Blizzard on the Prairie–Part II

February 3, 2011

Fitful sleep during the night of the blizzard – for me anyway.  How long would the power stay out?  Was this a local outage or a regional one?  Would the pipes freeze?  Would they burst?  Would we have to redo the bathroom and would the insurance pay for it? The 3 a.m. addition of the 11 year old to our bed (she was cold) did not make the night more restful.

It was pretty darn chilly in the room when we woke up.  It was about 50 degrees and it felt like camping in autumn as I got dressed.  We still had no power so I pulled on long johns, blue jeans, heavy socks, a turtle neck, a sweatshirt, and a heavy sweater on top.  I had dressed appropriately.  Downstairs it was 39 degrees.  The door had blown open again (despite the furniture piled against it).  All that cold air!  I was thoroughly disheartened.

We had sausage and pancakes for breakfast, but my heart really wasn’t in it.  I was too cold. The fireplace worked overtime until I worried that the wall was getting too hot and shut it down for awhile.  I took my book and went back upstairs to my bed.

Meanwhile, outside was pretty nice.  Partly sunny and about 30 degrees.  While my kids shoveled snow I got up from my blanketed nest to make tea and warm up my hands when the lights came on!  DSCF8788_thumbIt had been 19 hours.  The house had warmed up from 39 to 41.  I had been wondering if we should check into a hotel.  I was more then ready to have the power back on.

This improved my overall outlook considerably and immediately.  I put on my snowshoes and went outside to explore.




I said hi to the llamas and saw that their water was thawing out now that the deicer had power.






And I went out back to the beehives and pushed snow from their entrances.  I’m guessing one hive might have a mouse in it.  If so, I’ll evict it come spring.



By late afternoon we were pretty much back to normal.  The teen was up in his room avoiding family.  The youngest went sledding and then watched old I Love Lucy shows with her friend.  The adults were working (or not) at their computers.  I for one was not looking forward to going to work.  It was feeling very much like a Sunday after an nonrestful weekend.  I needed another day to recover from SNOWMAGGEDON 2011. Besides, the forecast was for dangerously cold  windchills: 15 to 25 below zero.  I’d been cold enough, I didn’t want to be cold anymore!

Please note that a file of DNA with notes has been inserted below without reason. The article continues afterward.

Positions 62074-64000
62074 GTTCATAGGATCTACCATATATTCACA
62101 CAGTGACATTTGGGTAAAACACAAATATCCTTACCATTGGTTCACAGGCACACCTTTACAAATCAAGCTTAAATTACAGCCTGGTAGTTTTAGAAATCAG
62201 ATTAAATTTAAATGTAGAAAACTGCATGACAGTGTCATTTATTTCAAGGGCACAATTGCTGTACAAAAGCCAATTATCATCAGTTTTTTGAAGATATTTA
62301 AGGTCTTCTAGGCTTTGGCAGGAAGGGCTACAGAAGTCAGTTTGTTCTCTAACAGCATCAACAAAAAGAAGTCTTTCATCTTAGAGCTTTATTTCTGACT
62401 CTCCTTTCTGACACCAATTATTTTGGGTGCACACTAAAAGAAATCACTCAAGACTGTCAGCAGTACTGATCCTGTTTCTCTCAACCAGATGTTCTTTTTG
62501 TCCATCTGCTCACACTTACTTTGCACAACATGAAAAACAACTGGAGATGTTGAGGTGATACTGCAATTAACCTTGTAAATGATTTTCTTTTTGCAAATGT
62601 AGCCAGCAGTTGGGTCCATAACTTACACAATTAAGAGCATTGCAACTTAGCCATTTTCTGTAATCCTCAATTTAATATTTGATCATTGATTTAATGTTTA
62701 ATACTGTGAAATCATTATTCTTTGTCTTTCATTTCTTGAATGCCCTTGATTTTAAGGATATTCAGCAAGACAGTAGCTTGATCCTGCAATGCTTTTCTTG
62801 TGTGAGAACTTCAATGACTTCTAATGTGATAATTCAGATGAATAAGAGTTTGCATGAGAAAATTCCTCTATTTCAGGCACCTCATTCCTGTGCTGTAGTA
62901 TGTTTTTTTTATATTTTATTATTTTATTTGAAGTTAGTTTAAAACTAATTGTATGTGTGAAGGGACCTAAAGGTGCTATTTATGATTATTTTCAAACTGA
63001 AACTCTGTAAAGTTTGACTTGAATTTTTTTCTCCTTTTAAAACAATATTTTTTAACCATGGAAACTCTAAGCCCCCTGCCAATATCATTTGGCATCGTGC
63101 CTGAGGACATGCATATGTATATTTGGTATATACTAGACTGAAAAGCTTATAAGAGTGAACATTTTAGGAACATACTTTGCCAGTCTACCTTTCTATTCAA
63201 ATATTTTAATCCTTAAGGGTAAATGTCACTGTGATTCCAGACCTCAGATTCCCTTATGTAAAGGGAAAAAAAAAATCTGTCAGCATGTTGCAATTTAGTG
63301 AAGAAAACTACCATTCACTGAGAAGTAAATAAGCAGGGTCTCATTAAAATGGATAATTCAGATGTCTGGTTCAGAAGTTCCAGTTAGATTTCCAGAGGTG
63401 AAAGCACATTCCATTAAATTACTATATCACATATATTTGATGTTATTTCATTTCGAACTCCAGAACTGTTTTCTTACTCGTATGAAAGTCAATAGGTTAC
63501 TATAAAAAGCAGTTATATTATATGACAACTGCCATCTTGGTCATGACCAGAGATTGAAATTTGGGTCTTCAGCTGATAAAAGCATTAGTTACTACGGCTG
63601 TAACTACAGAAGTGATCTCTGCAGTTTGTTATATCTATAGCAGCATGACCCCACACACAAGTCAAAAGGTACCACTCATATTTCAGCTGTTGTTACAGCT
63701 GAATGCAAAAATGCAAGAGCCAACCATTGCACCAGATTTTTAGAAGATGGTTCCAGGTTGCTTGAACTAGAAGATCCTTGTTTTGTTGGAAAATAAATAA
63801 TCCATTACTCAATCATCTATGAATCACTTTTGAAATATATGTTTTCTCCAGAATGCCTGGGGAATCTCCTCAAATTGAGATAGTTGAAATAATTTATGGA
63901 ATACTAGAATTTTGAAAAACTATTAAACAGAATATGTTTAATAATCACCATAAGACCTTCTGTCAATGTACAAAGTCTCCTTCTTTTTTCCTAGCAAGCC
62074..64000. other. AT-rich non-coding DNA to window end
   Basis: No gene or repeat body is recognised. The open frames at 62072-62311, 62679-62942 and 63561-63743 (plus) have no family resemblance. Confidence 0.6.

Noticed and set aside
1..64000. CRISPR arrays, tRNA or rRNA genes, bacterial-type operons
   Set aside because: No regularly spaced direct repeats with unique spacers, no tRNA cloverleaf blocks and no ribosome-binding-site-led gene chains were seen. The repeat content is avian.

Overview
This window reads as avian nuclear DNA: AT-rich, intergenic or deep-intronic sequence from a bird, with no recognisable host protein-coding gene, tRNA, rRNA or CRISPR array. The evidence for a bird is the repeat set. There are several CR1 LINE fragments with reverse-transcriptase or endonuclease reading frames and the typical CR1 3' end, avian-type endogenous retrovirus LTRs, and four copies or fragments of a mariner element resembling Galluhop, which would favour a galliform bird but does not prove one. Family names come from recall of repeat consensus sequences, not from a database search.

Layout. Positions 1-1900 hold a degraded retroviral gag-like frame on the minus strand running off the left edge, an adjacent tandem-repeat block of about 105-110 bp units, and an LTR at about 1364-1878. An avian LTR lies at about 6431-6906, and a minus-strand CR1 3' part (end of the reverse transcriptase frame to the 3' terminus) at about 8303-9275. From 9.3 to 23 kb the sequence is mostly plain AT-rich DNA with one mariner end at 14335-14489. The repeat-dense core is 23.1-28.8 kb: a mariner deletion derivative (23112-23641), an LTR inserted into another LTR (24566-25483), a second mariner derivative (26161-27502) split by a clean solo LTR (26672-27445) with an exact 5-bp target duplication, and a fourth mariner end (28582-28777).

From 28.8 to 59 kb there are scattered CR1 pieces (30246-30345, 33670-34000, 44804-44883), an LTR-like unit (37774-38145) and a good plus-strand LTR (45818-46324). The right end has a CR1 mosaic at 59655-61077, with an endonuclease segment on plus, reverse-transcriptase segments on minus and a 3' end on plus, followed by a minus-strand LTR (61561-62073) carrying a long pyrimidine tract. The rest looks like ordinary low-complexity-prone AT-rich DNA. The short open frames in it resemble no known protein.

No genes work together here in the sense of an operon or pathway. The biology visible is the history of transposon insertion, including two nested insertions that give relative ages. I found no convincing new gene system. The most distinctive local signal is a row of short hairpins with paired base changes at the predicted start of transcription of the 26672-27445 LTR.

The phone rang.  The school district’s message system – no school on Thursday.  Minutes later I see a note on Facebook from my school – closed on Thursday too!  A few hours later my husband’s school jumped on the closing bandwagon.  Yes, it’ll mess up our schedules and some courses might need to be reorganized, but everyone will be in the same situation.  You aren’t behind schedule when everyone is behind schedule.  It’ll all work out.

Compared to what other people have had to deal with (like the poor people stuck in cars on Lake Shore Drive), I was a big wuss.  While we were a bit uncomfortable, the storm was exciting and awe-inspiring and we were safe.  Plus we did have a pleasant evening in the dark.  I suppose we can call this a successful blizzard.



  1. Been thinking about you! Glad you survived – it does make you realize what we take for granted, doesn’t it?

    • It was so nice to wake up in a warm house. Didn’t take that for granted today! Thanks for thinking about me – it was a low-key adventure.

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